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Love Blooms… Out in the Woods


Editor’s Note: Friend of FMS, and Assistant Campus Minister for Immersion Programs and Community Service at CUA, Harrison Hanvey reflects on how God’s love radiates beyond institutional establishments, and is present and alive in the beauty of creation.

A little over a month ago, a couple friends and I decided to take a bike trip. Washington DC has many nice bike trails around it, and one of those is a trail that runs beside the now defunct Chesapeake & Ohio Canal. Originally built as a waterway to take coal from the Allegheny Mountains to the East Coast, it ceased to operate in 1925, and now is maintained by the National Park Service.

The trail beside the canal stretches about 70 miles between DC and Harper’s Ferry. A town located at the confluence of the Shenandoah and Potomac rivers, Harpers Ferry is also where West Virginia, Virginia, and Maryland meet. It is a historic town, and quite touristy, so there are plenty of shops, restaurants, etc. Nevertheless, the path between DC and Harpers Ferry is quite rural by comparison, and incredibly distinct from the hustle and bustle of the capital city where I live.

I enjoy my job at the Catholic University of America, but the weeks and months heading up to this weekend away had been quite busy. Lots of evening meetings and events with students, several weekend retreats to work, and not many free moments to catch my breath during the daily 9 to 5. Needless to say, a weekend in the woods was much appreciated.

The C&O Canal Trail, as it is mostly referred to, goes through a beautiful stretch of nature, and being on it in early November was perfect timing. The air was cool, and there was a nice breeze. There were red, yellow, orange, and green leaves everywhere. One tree would be just beginning to turn yellow, and the next would be flaming red. Since the trail runs between the Potomac River and the canal throughout this entire stretch, we were often surrounded by water on both sides. People fish in the canal and the river, as do many birds; we must have seen a dozen Great Blue Herons perched on their skinny legs waiting for us to pass by so they could continue their hunting. The brisk air, the multicolored leaves, the sun glistening off the water in the canal, and the wildlife all around us woke up something in me that had fallen asleep in the recent weeks.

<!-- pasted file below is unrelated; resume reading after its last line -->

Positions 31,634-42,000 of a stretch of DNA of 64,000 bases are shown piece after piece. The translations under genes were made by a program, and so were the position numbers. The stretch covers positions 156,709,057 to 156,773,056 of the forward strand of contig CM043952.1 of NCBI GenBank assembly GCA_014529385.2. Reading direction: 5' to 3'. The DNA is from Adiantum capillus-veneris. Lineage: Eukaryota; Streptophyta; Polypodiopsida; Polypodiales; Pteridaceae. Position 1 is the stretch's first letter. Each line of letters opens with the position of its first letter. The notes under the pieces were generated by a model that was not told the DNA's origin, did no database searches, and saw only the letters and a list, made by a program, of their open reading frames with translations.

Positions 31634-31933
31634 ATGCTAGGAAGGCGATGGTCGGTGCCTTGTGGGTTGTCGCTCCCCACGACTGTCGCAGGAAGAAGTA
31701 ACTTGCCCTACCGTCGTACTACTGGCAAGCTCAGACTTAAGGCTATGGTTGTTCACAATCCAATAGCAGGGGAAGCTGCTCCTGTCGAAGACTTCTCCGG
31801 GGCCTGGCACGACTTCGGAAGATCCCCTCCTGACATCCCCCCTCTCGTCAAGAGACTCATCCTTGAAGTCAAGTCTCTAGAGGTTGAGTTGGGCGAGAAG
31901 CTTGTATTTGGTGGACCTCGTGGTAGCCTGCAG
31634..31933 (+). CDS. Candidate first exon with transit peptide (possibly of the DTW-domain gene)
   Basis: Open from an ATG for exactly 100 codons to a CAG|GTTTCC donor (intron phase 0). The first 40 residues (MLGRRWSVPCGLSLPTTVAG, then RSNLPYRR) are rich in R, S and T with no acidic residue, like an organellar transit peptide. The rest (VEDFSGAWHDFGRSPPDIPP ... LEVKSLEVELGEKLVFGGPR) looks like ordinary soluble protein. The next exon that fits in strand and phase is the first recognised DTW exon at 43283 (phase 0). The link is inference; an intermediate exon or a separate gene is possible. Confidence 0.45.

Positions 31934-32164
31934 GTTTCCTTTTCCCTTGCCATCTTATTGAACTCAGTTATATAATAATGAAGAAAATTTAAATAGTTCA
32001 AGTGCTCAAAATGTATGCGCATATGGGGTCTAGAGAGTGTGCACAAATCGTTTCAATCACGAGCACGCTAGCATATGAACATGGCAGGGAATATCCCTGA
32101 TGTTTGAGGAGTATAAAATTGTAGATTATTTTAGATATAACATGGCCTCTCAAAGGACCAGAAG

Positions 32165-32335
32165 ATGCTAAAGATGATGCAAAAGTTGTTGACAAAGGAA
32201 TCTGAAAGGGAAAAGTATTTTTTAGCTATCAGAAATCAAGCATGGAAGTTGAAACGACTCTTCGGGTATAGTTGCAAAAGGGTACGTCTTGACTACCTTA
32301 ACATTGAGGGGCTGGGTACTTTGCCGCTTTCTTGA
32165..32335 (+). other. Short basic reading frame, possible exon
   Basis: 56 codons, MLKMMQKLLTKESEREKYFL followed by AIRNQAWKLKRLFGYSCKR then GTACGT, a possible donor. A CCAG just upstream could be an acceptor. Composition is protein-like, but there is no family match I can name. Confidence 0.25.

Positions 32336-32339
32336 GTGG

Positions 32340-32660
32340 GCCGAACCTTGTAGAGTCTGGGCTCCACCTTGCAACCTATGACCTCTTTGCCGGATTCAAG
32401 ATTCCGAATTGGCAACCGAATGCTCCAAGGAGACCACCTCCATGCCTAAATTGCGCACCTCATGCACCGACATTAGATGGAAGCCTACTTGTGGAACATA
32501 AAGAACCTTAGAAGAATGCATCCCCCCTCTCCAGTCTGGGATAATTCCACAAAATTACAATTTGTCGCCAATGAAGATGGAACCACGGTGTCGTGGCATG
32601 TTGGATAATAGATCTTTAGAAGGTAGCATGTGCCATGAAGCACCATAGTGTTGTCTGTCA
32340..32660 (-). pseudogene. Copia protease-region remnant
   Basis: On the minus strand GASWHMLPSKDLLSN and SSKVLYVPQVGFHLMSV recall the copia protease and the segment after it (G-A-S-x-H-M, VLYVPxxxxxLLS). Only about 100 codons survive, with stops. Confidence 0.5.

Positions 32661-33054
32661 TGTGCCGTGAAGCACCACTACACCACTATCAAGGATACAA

As we were riding back towards DC on Sunday morning, I went up ahead of my friends and rode by myself for a while. It dawned on me: had it been another Sunday morning, I might have been in mass somewhere. Sitting in cold pews, mostly likely quite tired, and wishing I had had another cup of coffee that morning. Instead, there I was, surrounded by nature, riding quickly down the trail in the fresh morning air, feeling closer to the Creator than I had in quite some time. Legs pumping, hearing the sound of the woods around me, being all alone with no one else near—all of this took me to a place of active meditation. I felt at peace with the world around me; the presence of Love was thick. Much thicker than most Sunday mornings that I have sat half asleep in the pews.

This question came to me: why do we try to wall God in, as if we could control and tell him where to be and when? We’ve created so many rules trying to govern access to God: rules about forgiveness, rules about communion, rules about where to celebrate marriage or the Sabbath.

But there I was. All alone, just me and God, out in the woods, deep in prayer. Connected to the Creator, united with Love. Free and unregulated. Out in nature, where any and all are welcomed.

Love cannot be put in a box. It can show up anywhere, and often does so in unexpected places.

Reflection Question: When was a time that you felt God’s presence in nature?

Franciscan Mission Service often invites guest writers to contribute to the blog. Contributors often include board members, formation leaders, Secular Franciscans, Franciscan friars and sisters, and other friends of the organization. If you would be interested in contributing, please contact info@franciscanmissionservice.org.